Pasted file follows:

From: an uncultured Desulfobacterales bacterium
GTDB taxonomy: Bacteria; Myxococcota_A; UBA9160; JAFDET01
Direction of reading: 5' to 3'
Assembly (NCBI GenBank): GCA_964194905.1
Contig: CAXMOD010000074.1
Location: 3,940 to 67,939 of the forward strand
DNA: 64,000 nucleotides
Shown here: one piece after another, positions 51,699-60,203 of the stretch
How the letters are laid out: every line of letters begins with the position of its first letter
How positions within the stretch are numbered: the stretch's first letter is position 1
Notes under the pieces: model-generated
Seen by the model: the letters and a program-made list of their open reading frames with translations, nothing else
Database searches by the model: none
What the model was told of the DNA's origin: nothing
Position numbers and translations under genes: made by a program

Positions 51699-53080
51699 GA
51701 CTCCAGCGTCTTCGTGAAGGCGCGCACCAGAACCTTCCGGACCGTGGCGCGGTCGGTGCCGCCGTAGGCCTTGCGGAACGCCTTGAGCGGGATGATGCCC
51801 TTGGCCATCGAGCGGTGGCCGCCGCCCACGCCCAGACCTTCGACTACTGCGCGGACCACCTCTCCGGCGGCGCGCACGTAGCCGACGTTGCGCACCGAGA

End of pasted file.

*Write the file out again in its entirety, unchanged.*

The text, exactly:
From: an uncultured Desulfobacterales bacterium
GTDB taxonomy: Bacteria; Myxococcota_A; UBA9160; JAFDET01
Direction of reading: 5' to 3'
Assembly (NCBI GenBank): GCA_964194905.1
Contig: CAXMOD010000074.1
Location: 3,940 to 67,939 of the forward strand
DNA: 64,000 nucleotides
Shown here: one piece after another, positions 51,699-60,203 of the stretch
How the letters are laid out: every line of letters begins with the position of its first letter
How positions within the stretch are numbered: the stretch's first letter is position 1
Notes under the pieces: model-generated
Seen by the model: the letters and a program-made list of their open reading frames with translations, nothing else
Database searches by the model: none
What the model was told of the DNA's origin: nothing
Position numbers and translations under genes: made by a program

Positions 51699-53080
51699 GA
51701 CTCCAGCGTCTTCGTGAAGGCGCGCACCAGAACCTTCCGGACCGTGGCGCGGTCGGTGCCGCCGTAGGCCTTGCGGAACGCCTTGAGCGGGATGATGCCC
51801 TTGGCCATCGAGCGGTGGCCGCCGCCCACGCCCAGACCTTCGACTACTGCGCGGACCACCTCTCCGGCGGCGCGCACGTAGCCGACGTTGCGCACCGAGA